Types of Freshman Advising
Every MIT student has an advisor. As a first-year student, the Office of Undergraduate Advising and Academic Programming (UAAP) is your academic department. We will assign you to a freshman advisor.
The first-year advising options are listed below.
Freshman Advising Seminars (FAS)
A Freshman Advising Seminar (FAS) is a special academic class that combines advising and learning. Your seminar leader not only teaches the 6-unit seminar but also serves as your freshman advisor . This unique combination means that you and your advisor really get to know each other very well as people, not just as teacher and student.
- The main benefit of participating in an FAS is the unique opportunity for an early mentoring relationship with the seminar leader who is a member of MIT's faculty or senior staff.
- The Seminar meets for 2 hours weekly during the Fall Term.
- You earn 6 units of academic credit, but the size, style of learning, and pace are all diametrically different from your other classes: no lectures, quizzes or p-sets.
- Homework generally take 2-4 hours/week.You get a lot of payout for comparatively little effort.
- In addition to the seminar leader, your advising group includes 8 other freshmen wi who share your interest in the seminar topic, and an upperlevel Associate Advisor, who brings the experienced student's perspective.
- Those living in a RBA dorm select from among the special RBA seminars for the given house in which you plan to live (e.g. Maseeh Hall, McCormick Hall and Next House).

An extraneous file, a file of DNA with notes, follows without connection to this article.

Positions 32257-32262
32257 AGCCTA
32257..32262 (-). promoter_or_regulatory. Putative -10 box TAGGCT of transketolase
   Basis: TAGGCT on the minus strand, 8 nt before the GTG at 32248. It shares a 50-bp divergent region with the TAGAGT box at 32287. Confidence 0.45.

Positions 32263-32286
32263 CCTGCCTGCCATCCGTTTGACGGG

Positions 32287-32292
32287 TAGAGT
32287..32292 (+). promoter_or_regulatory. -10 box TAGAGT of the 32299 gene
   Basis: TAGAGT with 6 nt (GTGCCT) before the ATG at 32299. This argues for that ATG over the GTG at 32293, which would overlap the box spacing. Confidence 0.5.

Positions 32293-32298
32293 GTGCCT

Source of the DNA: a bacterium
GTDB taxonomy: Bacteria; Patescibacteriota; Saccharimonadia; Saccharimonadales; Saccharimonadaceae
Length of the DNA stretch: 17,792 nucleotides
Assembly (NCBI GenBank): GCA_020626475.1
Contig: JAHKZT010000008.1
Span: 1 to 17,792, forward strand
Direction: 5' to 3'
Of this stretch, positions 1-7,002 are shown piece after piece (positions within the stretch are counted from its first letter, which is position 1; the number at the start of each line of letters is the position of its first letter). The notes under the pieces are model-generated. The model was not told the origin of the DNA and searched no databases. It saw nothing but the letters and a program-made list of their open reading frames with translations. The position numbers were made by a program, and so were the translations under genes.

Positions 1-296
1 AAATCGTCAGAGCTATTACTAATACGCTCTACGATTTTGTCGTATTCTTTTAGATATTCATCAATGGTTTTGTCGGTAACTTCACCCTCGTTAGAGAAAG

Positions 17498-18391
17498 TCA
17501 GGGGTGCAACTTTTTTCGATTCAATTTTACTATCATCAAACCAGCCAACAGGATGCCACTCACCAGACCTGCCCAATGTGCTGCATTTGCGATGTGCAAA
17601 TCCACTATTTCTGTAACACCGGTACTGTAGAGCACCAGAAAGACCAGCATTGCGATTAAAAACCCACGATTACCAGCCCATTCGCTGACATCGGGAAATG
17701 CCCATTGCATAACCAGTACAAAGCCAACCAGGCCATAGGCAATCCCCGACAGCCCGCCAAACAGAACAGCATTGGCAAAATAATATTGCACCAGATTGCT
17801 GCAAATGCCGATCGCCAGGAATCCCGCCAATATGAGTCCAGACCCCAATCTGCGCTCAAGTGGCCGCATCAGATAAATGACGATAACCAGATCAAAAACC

- Those participating in the Concourse Learning Community, participate in CC.A10 - the Concourse seminar.
Traditional Advising is distinct from Seminar-based advising because you receive no academic credit for participating in a weekly seminar. The quality of advising and the role of the advisor for both is the same.
- Traditional Advising means that you and a group of 4-6 other freshmen are matched with a freshman advisor.
- A Traditional advisor will meet with you 2-3 times in both semesters. (By contrast, FAS leaders see their advisees every week in seminar meetings for the fall term.)
- In Traditional Advising, you have fewer interactions with fellow advisees, although many Traditional Advisors do organize at least a couple of social events a year.
- Traditional advising generally takes up less time because you are not seeing your advisor every week. This frees up space in your schedule for other time-intensive pursuits, e.g., performance groups, varsity sports, student activities, or UROP.
- Students participating in the Terrascope Learning Community, also take the special 9-unit subject Mission 2016, so must elect traditional advising.